I'm married to a wonderful lady who is a citizen of Germany and a permanent resident (Green Card holder) of the United States. We went through an amazing amount of time, effort, and bureaucracy to arrange her legal permanent residence, which is why I have no sympathy for those who believe it's all right to enter this country illegally. We are a nation of immigrants ... but we are also a nation of laws, and those who want to come here should be willing to abide by those laws. I'm on record with my proposal for fixing our immigration system ... unless you've got a better idea and are willing to put it out there for comment, just shut up about your stupid wall.

I have three grown children and six marvelous grandchildren. I care very much about the quality of the world that they will inherit, so if you're in favor of ignoring the science about climate change, if you support rolling back the regulations that have helped to give us breathable air, clean water, and safe foods and medicines, and if you refuse to vaccinate your children against disease, sorry - I think you're a fool.

I no longer adhere to any particular religious belief, because too many people who do have conspired to drive me away with their intolerance and (sorry) holier-than-thou attitude. It might be nice if some people could get back to something as simple as the old Golden Rule, rather than using their rigid religious beliefs as a club with which to beat those who believe differently.

Well, that's enough for now. Those are a few of the life experiences that have shaped my opinions and beliefs, and which may help you better understand why I rant the way I do on particular topics. What shapes your beliefs and political positions? I hope it's not some shouting head on Faux News or, or the latest lame-brained tweet from someone in high office. Leave a comment and let us know what sorts of things shape your approach to life.

Have a good day and a good week to come. More thoughts tomorrow.


Sunday, October 22, 2017

Poetry Sunday

Halloween is just over a week away and in keeping with our Halloween theme of cartoons and poetry for the month, here's an eerie classic by Edgar Allan Poe ...

Annabel Lee
by Edgar Allan Poe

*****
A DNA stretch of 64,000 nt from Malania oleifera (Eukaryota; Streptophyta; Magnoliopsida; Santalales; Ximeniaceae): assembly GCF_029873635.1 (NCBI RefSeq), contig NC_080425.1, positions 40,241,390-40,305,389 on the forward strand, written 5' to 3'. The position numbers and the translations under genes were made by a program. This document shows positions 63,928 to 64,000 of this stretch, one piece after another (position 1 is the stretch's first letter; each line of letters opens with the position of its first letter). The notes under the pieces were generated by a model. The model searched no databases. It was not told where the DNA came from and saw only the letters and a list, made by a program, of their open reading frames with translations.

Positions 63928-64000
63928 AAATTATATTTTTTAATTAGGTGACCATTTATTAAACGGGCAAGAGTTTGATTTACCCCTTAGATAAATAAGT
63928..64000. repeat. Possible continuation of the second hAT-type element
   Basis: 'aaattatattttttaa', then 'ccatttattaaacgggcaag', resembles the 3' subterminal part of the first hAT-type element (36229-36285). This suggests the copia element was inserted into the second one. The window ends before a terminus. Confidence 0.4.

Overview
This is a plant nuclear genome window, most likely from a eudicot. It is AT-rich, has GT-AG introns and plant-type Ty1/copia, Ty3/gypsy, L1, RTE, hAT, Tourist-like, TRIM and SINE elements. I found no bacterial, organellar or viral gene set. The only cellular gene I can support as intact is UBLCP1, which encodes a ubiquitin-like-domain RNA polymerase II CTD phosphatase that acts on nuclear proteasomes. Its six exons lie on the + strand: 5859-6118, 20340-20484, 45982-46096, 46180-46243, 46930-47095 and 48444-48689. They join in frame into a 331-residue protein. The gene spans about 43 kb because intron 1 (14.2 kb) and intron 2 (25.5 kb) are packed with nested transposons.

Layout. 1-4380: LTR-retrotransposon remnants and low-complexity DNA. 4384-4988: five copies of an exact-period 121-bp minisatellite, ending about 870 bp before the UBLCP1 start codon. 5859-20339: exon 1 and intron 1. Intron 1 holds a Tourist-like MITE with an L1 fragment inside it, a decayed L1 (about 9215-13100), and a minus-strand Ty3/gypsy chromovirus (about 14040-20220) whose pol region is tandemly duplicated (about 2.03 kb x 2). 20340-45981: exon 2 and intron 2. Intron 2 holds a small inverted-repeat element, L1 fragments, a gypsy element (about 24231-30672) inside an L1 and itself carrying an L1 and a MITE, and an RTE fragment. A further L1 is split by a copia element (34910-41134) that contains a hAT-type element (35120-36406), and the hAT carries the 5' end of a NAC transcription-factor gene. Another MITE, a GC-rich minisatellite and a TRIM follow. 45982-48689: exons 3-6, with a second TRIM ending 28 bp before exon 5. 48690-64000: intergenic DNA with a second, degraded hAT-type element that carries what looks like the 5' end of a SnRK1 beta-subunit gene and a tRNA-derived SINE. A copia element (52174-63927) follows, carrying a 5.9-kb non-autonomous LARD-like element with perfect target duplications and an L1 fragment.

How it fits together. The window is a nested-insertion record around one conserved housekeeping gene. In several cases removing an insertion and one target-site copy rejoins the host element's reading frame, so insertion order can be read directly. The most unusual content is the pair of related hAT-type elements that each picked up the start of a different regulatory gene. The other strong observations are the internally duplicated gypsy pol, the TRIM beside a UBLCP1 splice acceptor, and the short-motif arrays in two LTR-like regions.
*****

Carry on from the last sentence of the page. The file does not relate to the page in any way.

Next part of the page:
It was many and many a year ago,
     In a kingdom by the sea,
That a maiden there lived whom you may know
     By the name of ANNABEL LEE;
And this maiden she lived with no other thought
     Than to love and be loved by me.

I was a child and she was a child,
     In this kingdom by the sea;
But we loved with a love that was more than love-
     I and my Annabel Lee;
With a love that the winged seraphs of heaven
     Coveted her and me.

And this was the reason that, long ago,
     In this kingdom by the sea,
A wind blew out of a cloud, chilling
     My beautiful Annabel Lee;
So that her highborn kinsman came
     And bore her away from me,
To shut her up in a sepulchre
     In this kingdom by the sea.

The angels, not half so happy in heaven,
     Went envying her and me-
Yes!- that was the reason (as all men know,
     In this kingdom by the sea)
That the wind came out of the cloud by night,
     Chilling and killing my Annabel Lee.

But our love it was stronger by far than the love
     Of those who were older than we-
     Of many far wiser than we-
And neither the angels in heaven above,
     Nor the demons down under the sea,
Can ever dissever my soul from the soul
     Of the beautiful Annabel Lee.

For the moon never beams without bringing me dreams
     Of the beautiful Annabel Lee;
And the stars never rise but I feel the bright eyes
     Of the beautiful Annabel Lee;
And so, all the night-tide, I lie down by the side
Of my darling- my darling- my life and my bride,
     In the sepulchre there by the sea,
     In her tomb by the sounding sea.

I love this poem, which I believe contains one of the most beautiful sequences ever written:

For the moon never beams without bringing me dreams
     Of the beautiful Annabel Lee;
And the stars never rise but I feel the bright eyes
     Of the beautiful Annabel Lee

Have a good day, and enjoy the rest of your weekend. More thoughts coming.


Saturday, October 21, 2017

Cartoon Saturday

Here we go again ...